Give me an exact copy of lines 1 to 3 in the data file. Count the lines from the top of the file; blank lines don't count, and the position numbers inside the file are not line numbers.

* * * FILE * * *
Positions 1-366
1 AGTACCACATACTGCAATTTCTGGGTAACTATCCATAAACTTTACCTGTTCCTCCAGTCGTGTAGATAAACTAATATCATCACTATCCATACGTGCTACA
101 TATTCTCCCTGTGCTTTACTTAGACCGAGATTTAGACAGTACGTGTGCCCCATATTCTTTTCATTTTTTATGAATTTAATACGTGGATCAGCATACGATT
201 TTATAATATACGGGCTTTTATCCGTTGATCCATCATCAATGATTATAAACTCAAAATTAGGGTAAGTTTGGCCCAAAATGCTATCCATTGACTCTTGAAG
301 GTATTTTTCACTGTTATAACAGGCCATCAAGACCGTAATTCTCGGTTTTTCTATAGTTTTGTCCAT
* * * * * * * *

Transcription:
Positions 1-366
1 AGTACCACATACTGCAATTTCTGGGTAACTATCCATAAACTTTACCTGTTCCTCCAGTCGTGTAGATAAACTAATATCATCACTATCCATACGTGCTACA
101 TATTCTCCCTGTGCTTTACTTAGACCGAGATTTAGACAGTACGTGTGCCCCATATTCTTTTCATTTTTTATGAATTTAATACGTGGATCAGCATACGATT